ways to CELEBRATE INTERNATIONAL ORTHODOX YOUTH MONTH
By Fr Michael Anderson and David Subu
For the past number of years, each February the Orthodox Church in America has joined the other Orthodox Churches around the world in celebrating Syndesmos' International Orthodox Youth Month. Since 1993 Syndesmos, as the World Fellowship of Orthodox Youth, has designated February and the Feast of the Presentation of Our Lord, in particular, as a time for Orthodox communities around the world to celebrate the significant role youth have in the Church.
The following ideas are presented as just some of the ways parishes have joined in this celebration over the past number of years. Be sure to let us know what you did and send a picture for The Orthodox Church newspaper!
1. Review the "Our Dream for the Church" and "Our Mission in the Church" statements and decide on a way to join the "Mission" and help make the "Dream" come true.
2. Form a "St. Luke Group" to send get-well cards and small gifts to people who are sick and/or in the hospital. You can focus on people from the parish who are ill or adopt a children's ward at the hospital. If possible try to visit them either as whole group or in smaller groups.
3. Sponsor a Youth Sunday. If the youth are not already an ongoing part of the parish's liturgical cycle, find ways to get them involved. Have them manage the candle sales, the offering baskets, and coffee hour. Gather a group of interested young singers and have them sing as a group in the services. Have a young person write and give a sermon with the help of the parish priest. For more particulars, see the "Planning a 'Youth Sunday'" article in the Youth Ministry section of the OCA Resource Handbook.
4. Greet the visitors at Church for a certain number of Sundays in February. Invite the visitors to attend coffee hour after services and sit with them.
5. Plan a retreat/gathering. They are a great opportunity for young people to become more informed and articulate about their faith. They can even have fun doing it! Every retreat needs opportunities for the participants to just "hang" with each other.
6. Start an FOCA Junior, AROY, AOYC chapter. The Youth Fellowship of Orthodox Christians in America, American Romanian Orthodox Youth, and Albanian Orthodox Youth Council are nationwide Church affiliated youth organizations. Many parishes are forming new chapters. Becoming a chapter is a great way to meet other Orthodox youth in the area and from throughout the Church. Having been formed as a chapter, you are then connected to hundreds of other youth across North America. It is also a great way to become involved in local and national service projects.
7. Coordinate an Inter-Orthodox youth gathering with youth from nearby Orthodox parishes.
8. Plan a meal [spaghetti dinner etc.] for the parish, or maybe a group in the parish, such as the parish council, the elderly, priest's family, etc.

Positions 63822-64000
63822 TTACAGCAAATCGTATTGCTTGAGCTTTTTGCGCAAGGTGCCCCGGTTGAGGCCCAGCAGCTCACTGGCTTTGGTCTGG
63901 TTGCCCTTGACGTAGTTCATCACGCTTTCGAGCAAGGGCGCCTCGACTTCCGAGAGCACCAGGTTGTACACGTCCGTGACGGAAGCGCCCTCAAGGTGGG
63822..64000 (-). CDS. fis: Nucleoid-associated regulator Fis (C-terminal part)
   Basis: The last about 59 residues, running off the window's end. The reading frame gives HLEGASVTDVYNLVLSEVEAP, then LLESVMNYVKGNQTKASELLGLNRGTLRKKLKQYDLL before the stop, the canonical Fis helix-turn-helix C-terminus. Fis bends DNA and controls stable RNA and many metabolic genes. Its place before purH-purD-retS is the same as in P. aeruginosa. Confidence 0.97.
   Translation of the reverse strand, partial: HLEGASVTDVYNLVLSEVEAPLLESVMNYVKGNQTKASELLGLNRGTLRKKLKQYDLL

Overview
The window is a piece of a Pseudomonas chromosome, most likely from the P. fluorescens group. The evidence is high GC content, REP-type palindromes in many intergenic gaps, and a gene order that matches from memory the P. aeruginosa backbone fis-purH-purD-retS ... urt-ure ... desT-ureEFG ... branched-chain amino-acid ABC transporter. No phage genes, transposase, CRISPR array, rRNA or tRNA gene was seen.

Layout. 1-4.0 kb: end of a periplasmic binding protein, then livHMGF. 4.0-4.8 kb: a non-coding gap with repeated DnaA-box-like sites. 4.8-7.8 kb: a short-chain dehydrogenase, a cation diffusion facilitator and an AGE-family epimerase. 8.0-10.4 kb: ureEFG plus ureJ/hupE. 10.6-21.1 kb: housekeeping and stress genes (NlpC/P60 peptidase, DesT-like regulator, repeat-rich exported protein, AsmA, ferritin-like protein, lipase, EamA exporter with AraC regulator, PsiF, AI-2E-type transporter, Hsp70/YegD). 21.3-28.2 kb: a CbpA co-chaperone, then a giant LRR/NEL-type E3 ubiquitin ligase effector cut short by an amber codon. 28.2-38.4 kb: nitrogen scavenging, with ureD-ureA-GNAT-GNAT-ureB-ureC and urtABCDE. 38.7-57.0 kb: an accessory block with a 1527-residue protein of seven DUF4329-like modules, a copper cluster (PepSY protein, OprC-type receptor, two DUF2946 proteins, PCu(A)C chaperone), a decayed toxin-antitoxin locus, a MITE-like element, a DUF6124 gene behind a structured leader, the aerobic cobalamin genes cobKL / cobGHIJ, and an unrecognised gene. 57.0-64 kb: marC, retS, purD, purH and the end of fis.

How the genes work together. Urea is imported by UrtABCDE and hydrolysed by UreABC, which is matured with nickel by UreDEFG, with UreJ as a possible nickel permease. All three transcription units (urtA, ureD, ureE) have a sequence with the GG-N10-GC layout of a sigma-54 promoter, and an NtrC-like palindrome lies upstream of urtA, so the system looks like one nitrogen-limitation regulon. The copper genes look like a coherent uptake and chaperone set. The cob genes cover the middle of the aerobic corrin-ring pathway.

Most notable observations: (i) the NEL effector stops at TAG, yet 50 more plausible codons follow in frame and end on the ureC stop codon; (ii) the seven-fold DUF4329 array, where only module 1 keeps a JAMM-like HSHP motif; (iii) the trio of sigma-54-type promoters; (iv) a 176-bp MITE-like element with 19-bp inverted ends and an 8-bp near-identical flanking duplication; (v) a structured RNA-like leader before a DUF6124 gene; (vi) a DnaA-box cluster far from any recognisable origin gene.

9. Have a fellowship event. Get everyone together and go skiing, roller skating, or bowling. Take a group to a football game, or other sports event. Remember that you can be a Christian and still have fun. As with everything we do, just begin and end with prayer.
10. Adopt the young adults in the parish who have gone off to college. Make a list of all the young adults who have gone off to school and have the youth send them something in the mail once a month (a name's day card, parish bulletins, some food, a pamphlet on some aspect of the Faith.
11. Youth Auction. Offer services to parish members at a small fee for a Saturday and donate all proceeds to charity (IOCC, Project Mexico, etc.).
12. Plan a visit to a nursing home. Make cards for residents with photographs of the people that made them with a personal note about themselves.
13. Visit the home bound. Bring a meal, and most importantly your love! The time you spend with them will bring them -- and you -- a great deal of joy.
14. Help out at a local soup kitchen once a month. You might also want to explore the possibility of helping at a homeless shelter.
15. Start a tutoring program for local people who can't afford to pay. Use the Church as a meeting place.
16. Start or help out a local food pantry. Look into your area's agencies that deliver meals to homebound individuals, such as Meals on Wheels. Offer your services.
17. Make audio tapes of an Orthodox book for people who have trouble reading. Ask your parish priest for help in making appropriate selections.
18. Make a video or cassette tape of Saturday Vespers and Sunday Liturgy for someone who is homebound or away at college.
19. Ask your priest if a group can bake and bring the Church bread for a Divine Liturgy. Organize a group to do the baking together.
20. Start a Scouting program in your parish. Many parishes, like Saint Seraphim's Cathedral in Dallas, TX, are forming scouting groups. SCOBA's Eastern Orthodox Committee on Scouting is available to help interested communities with religious award and scholarship programs. They can be reached off the OCA youth page http://www.oca.org/yo.
21. Ask the youth! None of us like things being planned for us. Get everyone together and include them in your planning. Some of the most effective youth ministry efforts occur when youth minister to each other.